For more than a year, manufacturers and builders of all stripes have been trying to get hold of the raw materials needed for production. Supply chain problems, exacerbated by crisis after crisis, all overshadowed by COVID-19, persist. The downturn promises to help, but prices have yet to come down as problems in global shipping pile up, each creating ripple effects that are felt on the other side of the globe. A full economic recovery will require quick solutions to supply chain problems.
As one of the largest consumers of raw materials for construction and services, the real estate sector is most affected by supply chain problems. New residential demand is at an all-time high, but supply shortages and delays are forcing contractors to postpone or cancel projects altogether. It’s just not a one-family building. A poll by the National Council for Multi-Apartment Housing found that 40 percent of respondents indicated a significant increase in prices for the most used materials. A survey by the US Chamber of Commerce found that 70 percent of contractors are facing material shortages. Lumber, steel and electrical components, key to building construction, were some of the worst hit sectors.
“Material shortages and rising costs will lead to higher development costs and potential project delays,” said Kaitlyn Walter, vice president of research at the National Council of Apartment Housing. “In the long term, these disruptions could challenge an already limited supply in the market and jeopardize efforts to ensure housing affordability. New units need to be built at different prices, and the increase in cost only complicates the construction of these units. “
Earlier this year, the Biden administration began a 100-day survey of critical supply chains to national security by convening meetings with industry leaders at the White House. In June, the Biden administration publishes the results, recommending several actions to fix supply chain problems. A new Supply Chain Disruption Task Force is being set up to address short-term challenges to economic recovery. In addition to enforcing fair trade principles and further scrutiny, most of Biden’s plans focus on shortages of batteries, pharmaceuticals, drugs and food. The White House seems to be paying less attention to the problem of shortages and the jump in prices for building materials. Builders need help now.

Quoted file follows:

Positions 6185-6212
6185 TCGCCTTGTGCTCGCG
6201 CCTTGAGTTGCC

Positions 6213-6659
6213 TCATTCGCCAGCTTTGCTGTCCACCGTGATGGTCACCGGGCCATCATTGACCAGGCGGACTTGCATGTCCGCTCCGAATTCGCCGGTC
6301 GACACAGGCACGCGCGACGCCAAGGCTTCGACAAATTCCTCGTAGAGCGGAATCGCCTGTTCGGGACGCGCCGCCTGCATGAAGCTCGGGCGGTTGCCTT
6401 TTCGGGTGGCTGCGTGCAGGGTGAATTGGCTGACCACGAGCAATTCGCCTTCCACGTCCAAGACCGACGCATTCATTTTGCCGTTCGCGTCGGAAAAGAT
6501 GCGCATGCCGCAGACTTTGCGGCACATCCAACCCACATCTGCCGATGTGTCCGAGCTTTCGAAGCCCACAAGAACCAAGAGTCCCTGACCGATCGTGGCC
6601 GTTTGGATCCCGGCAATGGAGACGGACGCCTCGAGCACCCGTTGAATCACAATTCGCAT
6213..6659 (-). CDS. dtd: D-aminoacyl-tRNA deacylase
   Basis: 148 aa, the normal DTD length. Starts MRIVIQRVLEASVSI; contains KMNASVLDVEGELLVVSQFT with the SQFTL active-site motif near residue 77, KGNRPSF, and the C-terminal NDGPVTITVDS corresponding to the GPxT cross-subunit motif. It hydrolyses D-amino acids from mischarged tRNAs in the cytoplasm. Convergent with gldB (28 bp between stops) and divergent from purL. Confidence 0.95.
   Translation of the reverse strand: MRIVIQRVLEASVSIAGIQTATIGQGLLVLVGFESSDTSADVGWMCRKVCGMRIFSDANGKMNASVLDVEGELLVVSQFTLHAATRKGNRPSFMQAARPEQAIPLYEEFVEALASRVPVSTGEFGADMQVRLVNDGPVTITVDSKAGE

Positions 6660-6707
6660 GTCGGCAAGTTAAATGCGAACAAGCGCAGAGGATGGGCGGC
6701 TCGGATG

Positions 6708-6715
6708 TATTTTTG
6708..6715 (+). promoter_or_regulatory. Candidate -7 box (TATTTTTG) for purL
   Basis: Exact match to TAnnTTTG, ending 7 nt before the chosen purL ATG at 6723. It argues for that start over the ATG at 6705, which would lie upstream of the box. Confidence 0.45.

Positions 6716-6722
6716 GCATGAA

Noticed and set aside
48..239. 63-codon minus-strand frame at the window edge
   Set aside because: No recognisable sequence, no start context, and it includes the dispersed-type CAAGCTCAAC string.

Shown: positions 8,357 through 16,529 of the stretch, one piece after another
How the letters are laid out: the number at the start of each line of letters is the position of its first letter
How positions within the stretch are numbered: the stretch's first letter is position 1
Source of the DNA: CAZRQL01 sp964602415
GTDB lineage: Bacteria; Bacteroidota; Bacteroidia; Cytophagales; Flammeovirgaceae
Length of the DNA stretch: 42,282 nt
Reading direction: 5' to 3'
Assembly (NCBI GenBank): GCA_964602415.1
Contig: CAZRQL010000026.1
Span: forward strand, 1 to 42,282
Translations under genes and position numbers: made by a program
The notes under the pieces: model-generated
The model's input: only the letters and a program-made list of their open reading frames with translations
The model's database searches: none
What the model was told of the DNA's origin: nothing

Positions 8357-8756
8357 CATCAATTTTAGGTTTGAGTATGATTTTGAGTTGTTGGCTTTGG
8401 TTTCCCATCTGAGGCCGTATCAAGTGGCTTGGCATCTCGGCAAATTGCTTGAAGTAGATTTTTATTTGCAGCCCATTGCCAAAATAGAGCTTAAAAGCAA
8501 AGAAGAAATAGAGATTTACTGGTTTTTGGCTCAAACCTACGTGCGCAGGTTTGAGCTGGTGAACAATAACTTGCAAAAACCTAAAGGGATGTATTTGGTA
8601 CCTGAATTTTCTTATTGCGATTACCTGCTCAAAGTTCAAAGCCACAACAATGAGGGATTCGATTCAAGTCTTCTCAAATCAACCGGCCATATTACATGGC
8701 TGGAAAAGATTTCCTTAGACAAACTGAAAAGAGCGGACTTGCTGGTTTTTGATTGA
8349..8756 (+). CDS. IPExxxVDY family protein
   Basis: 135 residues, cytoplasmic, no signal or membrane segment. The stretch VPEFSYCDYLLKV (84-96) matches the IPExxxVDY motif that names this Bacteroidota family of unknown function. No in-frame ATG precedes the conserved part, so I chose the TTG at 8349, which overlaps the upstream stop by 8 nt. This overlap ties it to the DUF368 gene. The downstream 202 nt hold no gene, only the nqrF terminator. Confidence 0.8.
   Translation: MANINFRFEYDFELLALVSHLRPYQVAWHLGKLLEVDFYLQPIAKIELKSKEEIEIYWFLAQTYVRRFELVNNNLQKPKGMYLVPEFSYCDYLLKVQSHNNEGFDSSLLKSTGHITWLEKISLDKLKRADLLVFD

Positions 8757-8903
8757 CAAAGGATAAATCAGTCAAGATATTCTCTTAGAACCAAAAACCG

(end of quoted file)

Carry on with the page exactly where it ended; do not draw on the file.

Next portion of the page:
“Prices are getting incredibly high every month,” Jerry Howard, CEO of the National Homebuilders Association, told Fox Business. “The builders are now starting to say, ‘We cannot build the house that we promised you.”
The National Housing Association / Wells Fargo Housing Market Index, which measures builder confidence, fell 5 points in August, a 13-month low. Howard described the cost of lumber as a major supply chain disruption, saying “nothing was done to fix” the supply chain problems plaguing builders’ spirits. However, at 75, sentiment remains high, given that anything above 50 is positive. Most of all, shortages and supply chain problems are causing builders to miss the moment to enter a hot market. Construction will begin to recover within a year from a 9 percent decline in 2020, according to a Dodge Data study. The construction industry in the United States is expected to grow 15.6 percent to reach $ 1.5 trillion in 2021, according to Q4 2020 Global Construction data. Survey.
Trouble in the construction industry mirrored struggles in the broader real estate sector. Warehouse and data center construction continues to grow, while new offices and manufacturing facilities are falling by double digits, according to Dodge. The Commercial Building Index (CCI), a quarterly economic index designed to measure the outlook for commercial building, rose three points to 65 in the second quarter from 62 in the first quarter. Finding lumber and skilled workers will be the biggest challenge facing growth expectations. Lumber shortages rose 11 percent this quarter, with a third of commercial contractors running shortages. Nine out of ten contractors report problems finding skilled workers.
The good news is that sawnwood prices continue to decline, but not fast enough. September Chicago futures fell 4.4 percent to $ 482.90 per thousand board feet, the lowest since October last year, according to Bloomberg. reports. Overall, spot prices are down 70 percent from their peaks just three months ago. But this did not lead to a corresponding drop in prices for timber yards across the country.
“While most of the timber today is tied to the construction site, slowing growth is supporting it all,” Brian Leonard, an analyst at RCM Alternatives, told Bloomberg. “The industry needs to work through this problem before it returns to the mills to shop. This is forcing factories to cut prices on a daily basis to get rid of the wood. “
With the end of the pandemic approaching (hopefully), the construction industry seems to have a solid foundation to pick up the pace. If lumber prices continue to decline, builders of all categories will be able to take advantage of the post-recovery opportunities. After a tumultuous 2020, the roller coaster may finally stop.